How To's

How To Replace an Oxygen Sensor

Skill Level:
 
 
 

If your oxygen sensor malfunctions, your vehicle's power and performance will go down the tubes. Luckily, replacing it yourself is easy and cheap. Let the Part Pros show you how it's done.

Remember, if you have any questions or if you're unsure of anything, feel free to contact the Parts Pros at your local PartSource. They'll always ready to help, no matter what the job is.

Let's go!

Getting Started

 
Tools You`ll Need:
  • O² Sensor Socket
  • Wrench Set
  • Jack Stands
  • Jack
  • Parts You'll Need:
  • O² Sensor Anti-seize Compound

Make Safety Your Top Priority

Every vehicle is different. When it comes to maintenance and repairs, always follow the vehicle's owner's manual.

Safety should be your number one priority. Don't smoke, drink alcoholic beverages, or wear a necktie while working on the car. Watch out for hot objects, sharp instruments, hazardous materials and other potential safety hazards in and around your workspace.

Don't work with a Philips when the job calls for a flat. Substituting tools can compromise your safety or your vehicle's performance.

Finally, when the fun turns to frustration, or if the job requires specialized knowledge beyond your capabilities, please do not attempt it yourself. Talk to a Parts Pro or seek the assistance of a professional mechanic or installer. The last thing we want is someone getting hurt.

Before you Begin

Free print outs of vehicle specific instructions and torque specifications are available from MitchellonDemand at your local PartSource. Make sure you have ALL the parts you may need BEFORE you start to work.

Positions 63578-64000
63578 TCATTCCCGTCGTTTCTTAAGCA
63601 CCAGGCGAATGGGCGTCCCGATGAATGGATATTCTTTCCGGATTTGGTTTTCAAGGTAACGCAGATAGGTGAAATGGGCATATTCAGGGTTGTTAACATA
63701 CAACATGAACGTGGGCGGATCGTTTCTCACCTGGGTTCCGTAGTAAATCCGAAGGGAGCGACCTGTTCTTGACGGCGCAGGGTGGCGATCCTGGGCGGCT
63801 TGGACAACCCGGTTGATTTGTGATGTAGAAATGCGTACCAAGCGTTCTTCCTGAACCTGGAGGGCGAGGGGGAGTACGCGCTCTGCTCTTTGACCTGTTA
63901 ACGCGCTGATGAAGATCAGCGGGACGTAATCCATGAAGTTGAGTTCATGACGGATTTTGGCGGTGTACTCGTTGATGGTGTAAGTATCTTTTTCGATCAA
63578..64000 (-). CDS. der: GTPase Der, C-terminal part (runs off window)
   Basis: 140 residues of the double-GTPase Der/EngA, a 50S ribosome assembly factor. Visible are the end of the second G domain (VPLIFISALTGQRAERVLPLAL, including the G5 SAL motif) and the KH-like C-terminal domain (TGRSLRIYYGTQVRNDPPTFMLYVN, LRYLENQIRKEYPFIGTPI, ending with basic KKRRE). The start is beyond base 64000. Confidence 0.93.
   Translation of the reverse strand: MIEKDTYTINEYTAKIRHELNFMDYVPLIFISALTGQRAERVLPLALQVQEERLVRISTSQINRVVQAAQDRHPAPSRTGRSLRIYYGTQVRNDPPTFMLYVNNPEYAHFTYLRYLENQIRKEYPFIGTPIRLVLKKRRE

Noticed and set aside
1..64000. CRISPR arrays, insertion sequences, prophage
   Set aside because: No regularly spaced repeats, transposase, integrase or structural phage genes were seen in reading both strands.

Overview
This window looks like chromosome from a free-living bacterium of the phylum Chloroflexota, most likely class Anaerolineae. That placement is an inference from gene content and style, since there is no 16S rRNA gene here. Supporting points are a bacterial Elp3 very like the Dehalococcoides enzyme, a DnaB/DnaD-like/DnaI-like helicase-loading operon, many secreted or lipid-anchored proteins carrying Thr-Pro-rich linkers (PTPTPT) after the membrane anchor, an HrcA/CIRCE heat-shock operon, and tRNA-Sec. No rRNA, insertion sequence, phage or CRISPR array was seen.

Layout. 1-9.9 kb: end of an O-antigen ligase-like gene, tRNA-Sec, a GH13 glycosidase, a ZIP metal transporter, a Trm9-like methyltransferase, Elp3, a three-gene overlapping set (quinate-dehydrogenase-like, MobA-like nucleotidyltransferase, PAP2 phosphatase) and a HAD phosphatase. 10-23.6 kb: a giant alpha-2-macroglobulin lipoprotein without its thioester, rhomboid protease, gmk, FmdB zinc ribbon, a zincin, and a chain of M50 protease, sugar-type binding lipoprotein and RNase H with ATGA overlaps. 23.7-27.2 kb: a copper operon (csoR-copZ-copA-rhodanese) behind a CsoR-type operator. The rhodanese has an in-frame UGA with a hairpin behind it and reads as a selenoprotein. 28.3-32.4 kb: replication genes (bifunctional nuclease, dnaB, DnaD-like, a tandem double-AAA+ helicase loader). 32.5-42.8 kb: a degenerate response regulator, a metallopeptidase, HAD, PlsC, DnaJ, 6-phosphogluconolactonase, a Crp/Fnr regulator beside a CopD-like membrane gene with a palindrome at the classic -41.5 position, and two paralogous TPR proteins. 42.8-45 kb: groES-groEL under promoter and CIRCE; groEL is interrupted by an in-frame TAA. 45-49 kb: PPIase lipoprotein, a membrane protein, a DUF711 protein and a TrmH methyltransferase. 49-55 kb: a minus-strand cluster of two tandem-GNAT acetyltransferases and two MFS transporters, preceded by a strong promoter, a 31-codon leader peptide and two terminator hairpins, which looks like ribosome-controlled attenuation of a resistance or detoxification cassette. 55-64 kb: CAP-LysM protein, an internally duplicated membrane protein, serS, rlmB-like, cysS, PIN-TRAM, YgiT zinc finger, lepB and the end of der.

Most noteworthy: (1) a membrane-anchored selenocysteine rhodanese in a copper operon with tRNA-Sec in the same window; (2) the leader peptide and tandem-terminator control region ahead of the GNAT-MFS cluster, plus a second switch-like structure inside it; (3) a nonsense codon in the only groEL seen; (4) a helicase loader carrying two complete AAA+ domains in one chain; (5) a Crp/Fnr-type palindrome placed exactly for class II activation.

What does an O² Sensor do?

The oxygen sensor is one of the most important sensors on your vehicle. It monitors the amount of oxygen in the engine’s exhaust gas and is usually located on the exhaust manifold. Most oxygen sensors operate like a small battery. Differences in oxygen content between the sensors inner and outer surfaces cause it to generate a small voltage signal.

The sensor is electrically heated internally for faster switching when the engine is running. When there’s a lot of oxygen (lean) present, the sensor produces a low voltage signal; when there’s little oxygen (rich), it produces a signal of higher voltage. By monitoring the oxygen content and converting it to electrical voltage, the sensor acts as a lean-rich switch.

STEPS FOR Removing your old O² Sensor
  • 1:
    Disconnect the ground battery cable.
  • 2:
    Raise and support the vehicle securely on jack stands.
  • 3:
    Disconnect the electrical connector from the O² sensor
STEPS FOR Installing your new O² Sensor

Apply anti-seize compound to the threads of the new sensor.
Install new O² sensor and tighten to specified torque.
Reconnect the electrical connector.
Lower the vehicle.
Take the vehicle for a test drive to ensure everything is running smoothly.